WASHINGTON — The Department of Justice announced today that it would not oppose a proposal by the Southeastern Public Service Authority of Virginia (SPSA) to enter into a contract with a competitive provider of disposal services. SPSA proposed a one-year contract with John C. Holland Enterprises Inc. (Holland) for Holland’s disposal of construction and demolition debris (CDD) waste at SPSA’s landfill in Suffolk, Va. The Department said the proposed contract is not likely to reduce competition or facilitate coordination of CDD disposal services or rates between SPSA and Holland. Although contracts between competitors can, in some circumstances, raise competitive concerns, the proposed one-year contract does not appear likely to have anticompetitive effects, the Department said.
The Department’s position was stated in a business review letter from Thomas O. Barnett, Assistant Attorney General in charge of the Department’s Antitrust Division, to counsel for SPSA. SPSA is a public authority established under the laws of the Commonwealth of Virginia that provides, among other things, waste disposal services in the Norfolk, Va. area. SPSA and Holland, an independent landfill owner, compete for CDD waste disposal in the Norfolk, Va. area.
SPSA requested a business review letter from the Antitrust Division expressing its enforcement intentions regarding SPSA’s conduct relating to a proposed contract with Holland for CDD waste disposal service at SPSA’s landfill. SPSA’s request explained that terms in the proposed one-year contract, such as disposal rates, volumes and duration, were not negotiated between the contracting parties but were based on SPSA’s pre-existing terms and conditions set independently every year by SPSA’s board. SPSA publicly announces its contract rates, and it also publishes them on its web site and offers them to any waste hauler who commits to providing SPSA with the required threshold volumes of CDD waste. The maximum volume of CDD waste covered by the proposed contract would represent a small fraction of SPSA’s CDD capacity, and thus would not affect SPSA’s ability to compete effectively for CDD disposal, the Department stated in the letter.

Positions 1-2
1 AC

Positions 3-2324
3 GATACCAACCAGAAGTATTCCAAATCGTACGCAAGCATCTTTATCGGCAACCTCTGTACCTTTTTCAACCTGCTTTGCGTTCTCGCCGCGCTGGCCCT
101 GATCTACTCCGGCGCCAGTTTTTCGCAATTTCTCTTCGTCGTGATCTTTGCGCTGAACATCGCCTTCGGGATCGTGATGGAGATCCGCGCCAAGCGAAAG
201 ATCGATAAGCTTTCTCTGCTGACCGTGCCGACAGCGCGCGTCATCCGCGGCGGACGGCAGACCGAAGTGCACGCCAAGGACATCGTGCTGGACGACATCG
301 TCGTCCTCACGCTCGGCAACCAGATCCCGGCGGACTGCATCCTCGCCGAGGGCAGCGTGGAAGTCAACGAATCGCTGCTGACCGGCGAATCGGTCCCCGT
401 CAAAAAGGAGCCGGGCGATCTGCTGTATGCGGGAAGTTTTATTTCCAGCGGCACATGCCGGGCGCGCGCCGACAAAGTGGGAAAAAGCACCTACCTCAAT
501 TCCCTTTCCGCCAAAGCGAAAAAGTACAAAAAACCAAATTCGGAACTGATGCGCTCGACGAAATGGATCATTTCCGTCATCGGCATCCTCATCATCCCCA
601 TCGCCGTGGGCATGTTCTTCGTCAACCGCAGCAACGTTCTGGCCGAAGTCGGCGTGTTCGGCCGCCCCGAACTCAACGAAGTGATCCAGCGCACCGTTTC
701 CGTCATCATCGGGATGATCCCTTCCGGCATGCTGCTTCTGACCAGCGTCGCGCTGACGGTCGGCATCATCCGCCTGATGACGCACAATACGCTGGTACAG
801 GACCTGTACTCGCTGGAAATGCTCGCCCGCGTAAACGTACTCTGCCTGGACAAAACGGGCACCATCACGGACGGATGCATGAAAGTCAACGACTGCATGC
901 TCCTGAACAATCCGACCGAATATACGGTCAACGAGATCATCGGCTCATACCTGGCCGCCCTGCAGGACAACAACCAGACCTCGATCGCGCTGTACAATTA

“The contract does not affect either party’s independent control of assets necessary to compete, or give either party a financial interest in the waste disposal services provided by the other,” Barnett said in the letter. He further stated that the proposed contract “does not entail or facilitate the exchange of any significant competitively sensitive information that is not otherwise publicly available, or link either party’s pricing or output to conduct of the other party.”
Under the Department’s Business Review Procedure, an organization may submit a proposed action to the Antitrust Division and receive a statement as to whether the Division would likely challenge the action under the antitrust laws.
A file containing the business review request and the Department’s response may be examined in the Antitrust Documents Group of the Antitrust Division, U.S. Department of Justice, Suite 215, Liberty Place, 325 7th Street, N.W., Washington, D.C. 20530. After a 30-day waiting period, the documents supporting the business review will be added to the file, unless a basis for their exclusion for reasons of confidentiality has been established pursuant to paragraph 10(c) of the Business Review Procedure, 28 C.F.R. § 50.6.